Mark MacKinnon, who was the Globe and Mail‘s Moscow bureau chief between 2002 and 2005, covered these Western-funded protests and has since written extensively on the subject of the ‘color revolutions.’ Reviewing a book of his on the subject, the Montreal Gazette noted that these so-called revolutions were not “spontaneous popular uprisings, but in fact were planned and financed either directly by American diplomats or through a collection of NGOs acting as fronts for the United States government,” and that while there was a great deal of dissatisfaction with the ruling, corrupt elites in each country, the ‘democratic opposition’ within these countries received their “marching orders and cash from American and European officials, whose intentions often had to do more with securing access to energy resources and pipeline routes than genuine interest in democracy.”

The ‘Orange Revolution’ in Ukraine in 2004 was – as Ian Traynor wrote in the Guardian - ” an American creation, a sophisticated and brilliantly conceived exercise in western branding and mass marketing,” with funding and organizing from the U.S. government, “deploying US consultancies, pollsters, diplomats, the two big American parties and US non-governmental organizations.”

In Ukraine, the contested elections which spurred the ‘Orange Revolution’ saw accusations of election fraud leveled against Viktor Yanukovich by his main opponent, Viktor Yuschenko. Despite claims of upholding democracy, Yuschenko had ties to the previous regime, having served as Prime Minister in the government of Leonid Kuchma, and with that, had close ties to the oligarchs who led and profited from the mass privatizations of the post-Soviet era. Yuschenko, however, “got the western nod, and floods of money poured into groups which support[ed] him.” As Jonathan Steele noted in the Guardian, “Ukraine has been turned into a geostrategic matter not by Moscow but by the US, which refuses to abandon its cold war policy of encircling Russia and seeking to pull every former Soviet republic to its side.”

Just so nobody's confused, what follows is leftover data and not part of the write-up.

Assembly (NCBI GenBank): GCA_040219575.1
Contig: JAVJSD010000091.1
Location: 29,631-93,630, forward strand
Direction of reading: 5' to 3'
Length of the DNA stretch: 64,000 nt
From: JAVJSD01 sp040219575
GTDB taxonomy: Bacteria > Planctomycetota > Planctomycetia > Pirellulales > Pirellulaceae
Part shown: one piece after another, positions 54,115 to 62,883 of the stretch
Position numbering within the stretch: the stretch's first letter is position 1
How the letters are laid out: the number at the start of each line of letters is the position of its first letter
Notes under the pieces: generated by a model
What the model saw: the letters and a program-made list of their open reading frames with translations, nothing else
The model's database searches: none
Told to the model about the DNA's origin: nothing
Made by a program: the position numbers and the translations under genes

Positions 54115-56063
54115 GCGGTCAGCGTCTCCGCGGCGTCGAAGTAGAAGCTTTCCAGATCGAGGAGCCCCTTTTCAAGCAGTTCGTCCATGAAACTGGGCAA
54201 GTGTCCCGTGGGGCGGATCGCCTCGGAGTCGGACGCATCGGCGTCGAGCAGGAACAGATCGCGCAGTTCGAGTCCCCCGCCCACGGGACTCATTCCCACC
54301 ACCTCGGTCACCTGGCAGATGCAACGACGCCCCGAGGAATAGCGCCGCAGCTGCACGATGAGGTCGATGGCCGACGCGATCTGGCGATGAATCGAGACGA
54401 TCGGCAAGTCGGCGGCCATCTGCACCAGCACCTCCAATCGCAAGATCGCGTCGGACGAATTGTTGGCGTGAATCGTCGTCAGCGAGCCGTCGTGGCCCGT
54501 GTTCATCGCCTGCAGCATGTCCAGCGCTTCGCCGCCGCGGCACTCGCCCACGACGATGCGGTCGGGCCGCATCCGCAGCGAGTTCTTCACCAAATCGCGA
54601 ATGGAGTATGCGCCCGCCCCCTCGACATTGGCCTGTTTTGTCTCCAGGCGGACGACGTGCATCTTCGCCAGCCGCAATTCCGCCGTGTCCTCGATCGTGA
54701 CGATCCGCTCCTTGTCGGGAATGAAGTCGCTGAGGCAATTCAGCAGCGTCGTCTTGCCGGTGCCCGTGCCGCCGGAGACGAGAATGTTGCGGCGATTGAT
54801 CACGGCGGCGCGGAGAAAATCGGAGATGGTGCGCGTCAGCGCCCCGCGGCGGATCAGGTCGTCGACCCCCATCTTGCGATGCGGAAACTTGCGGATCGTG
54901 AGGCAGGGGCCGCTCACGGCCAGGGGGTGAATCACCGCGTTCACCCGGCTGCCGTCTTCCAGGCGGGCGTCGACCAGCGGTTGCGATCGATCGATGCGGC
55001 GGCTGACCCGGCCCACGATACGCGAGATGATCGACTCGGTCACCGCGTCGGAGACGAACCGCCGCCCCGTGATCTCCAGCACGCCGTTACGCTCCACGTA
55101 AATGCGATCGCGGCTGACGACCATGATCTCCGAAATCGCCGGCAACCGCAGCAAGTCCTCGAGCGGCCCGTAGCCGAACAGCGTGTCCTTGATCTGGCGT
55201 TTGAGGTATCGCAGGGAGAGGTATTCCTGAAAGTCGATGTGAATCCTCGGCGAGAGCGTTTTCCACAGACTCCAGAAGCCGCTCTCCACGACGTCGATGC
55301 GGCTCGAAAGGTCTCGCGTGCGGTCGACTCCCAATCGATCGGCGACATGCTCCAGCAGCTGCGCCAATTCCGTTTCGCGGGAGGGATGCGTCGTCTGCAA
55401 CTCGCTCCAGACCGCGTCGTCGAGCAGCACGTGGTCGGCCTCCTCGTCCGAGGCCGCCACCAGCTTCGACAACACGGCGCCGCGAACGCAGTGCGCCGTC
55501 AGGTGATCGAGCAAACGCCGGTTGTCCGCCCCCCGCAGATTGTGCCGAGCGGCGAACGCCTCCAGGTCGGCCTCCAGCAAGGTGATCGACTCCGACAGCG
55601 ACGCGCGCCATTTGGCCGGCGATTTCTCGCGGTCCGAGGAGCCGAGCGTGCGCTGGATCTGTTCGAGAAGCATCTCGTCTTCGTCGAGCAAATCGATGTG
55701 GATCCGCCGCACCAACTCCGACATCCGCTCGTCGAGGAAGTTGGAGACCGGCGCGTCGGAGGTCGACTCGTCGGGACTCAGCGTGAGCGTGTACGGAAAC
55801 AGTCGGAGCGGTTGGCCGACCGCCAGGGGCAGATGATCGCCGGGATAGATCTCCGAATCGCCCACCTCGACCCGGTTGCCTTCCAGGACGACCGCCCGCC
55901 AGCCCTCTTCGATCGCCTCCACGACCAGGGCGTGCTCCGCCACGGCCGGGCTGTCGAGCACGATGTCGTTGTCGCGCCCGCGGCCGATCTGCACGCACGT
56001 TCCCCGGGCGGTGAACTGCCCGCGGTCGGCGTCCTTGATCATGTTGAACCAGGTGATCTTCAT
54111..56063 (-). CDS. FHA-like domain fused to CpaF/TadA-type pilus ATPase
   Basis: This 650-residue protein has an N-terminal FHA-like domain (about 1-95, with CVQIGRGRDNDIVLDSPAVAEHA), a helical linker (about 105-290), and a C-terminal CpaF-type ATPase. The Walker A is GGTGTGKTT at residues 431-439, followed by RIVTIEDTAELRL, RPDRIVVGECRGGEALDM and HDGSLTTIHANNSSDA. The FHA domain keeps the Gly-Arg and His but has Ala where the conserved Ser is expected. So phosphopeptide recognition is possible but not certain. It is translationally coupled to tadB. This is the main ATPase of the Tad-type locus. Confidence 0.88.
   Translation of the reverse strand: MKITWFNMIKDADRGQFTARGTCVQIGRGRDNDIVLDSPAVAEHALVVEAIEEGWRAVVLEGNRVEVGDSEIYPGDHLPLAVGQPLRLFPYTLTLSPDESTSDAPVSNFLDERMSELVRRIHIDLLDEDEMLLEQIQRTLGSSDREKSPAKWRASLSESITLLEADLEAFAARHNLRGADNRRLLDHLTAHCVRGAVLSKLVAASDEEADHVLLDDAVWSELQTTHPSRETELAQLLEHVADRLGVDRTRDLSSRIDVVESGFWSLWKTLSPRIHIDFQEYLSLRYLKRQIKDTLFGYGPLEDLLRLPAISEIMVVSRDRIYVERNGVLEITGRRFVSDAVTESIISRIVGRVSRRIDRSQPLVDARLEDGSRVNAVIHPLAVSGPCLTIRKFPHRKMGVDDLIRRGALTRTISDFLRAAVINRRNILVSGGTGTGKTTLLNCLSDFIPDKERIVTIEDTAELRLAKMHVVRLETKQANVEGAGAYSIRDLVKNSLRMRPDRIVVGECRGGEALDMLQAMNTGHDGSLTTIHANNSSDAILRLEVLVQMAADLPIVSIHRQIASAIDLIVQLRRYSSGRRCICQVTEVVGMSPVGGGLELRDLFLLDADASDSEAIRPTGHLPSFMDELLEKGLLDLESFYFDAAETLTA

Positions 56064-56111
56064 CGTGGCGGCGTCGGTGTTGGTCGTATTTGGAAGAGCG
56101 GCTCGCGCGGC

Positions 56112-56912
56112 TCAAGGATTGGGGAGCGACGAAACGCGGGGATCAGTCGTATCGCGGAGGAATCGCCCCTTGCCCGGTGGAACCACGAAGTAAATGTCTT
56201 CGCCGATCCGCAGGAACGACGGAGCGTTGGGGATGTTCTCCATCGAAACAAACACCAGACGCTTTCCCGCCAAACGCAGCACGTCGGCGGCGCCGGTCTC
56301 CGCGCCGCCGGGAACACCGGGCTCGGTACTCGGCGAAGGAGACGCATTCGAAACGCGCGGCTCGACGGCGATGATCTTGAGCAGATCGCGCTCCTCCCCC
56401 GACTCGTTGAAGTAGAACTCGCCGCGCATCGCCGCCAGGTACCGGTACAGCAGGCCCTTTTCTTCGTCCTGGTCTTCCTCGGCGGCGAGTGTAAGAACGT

As Mark McKinnon wrote in the Globe and Mail some years later, the uprisings in both Georgia and Ukraine “had many things in common, among them the fall of autocrats who ran semi-independent governments that deferred to Moscow when the chips were down,” as well as being “spurred by organizations that received funding from the U.S. National Endowment for Democracy,” reflecting a view held by Western governments that “promoting democracy” in places like the Middle East and Eastern Europe was in fact “a code word for supporting pro-Western politicians .” These Western-sponsored uprisings erupted alongside the ever-expanding march of NATO to Russia’s borders.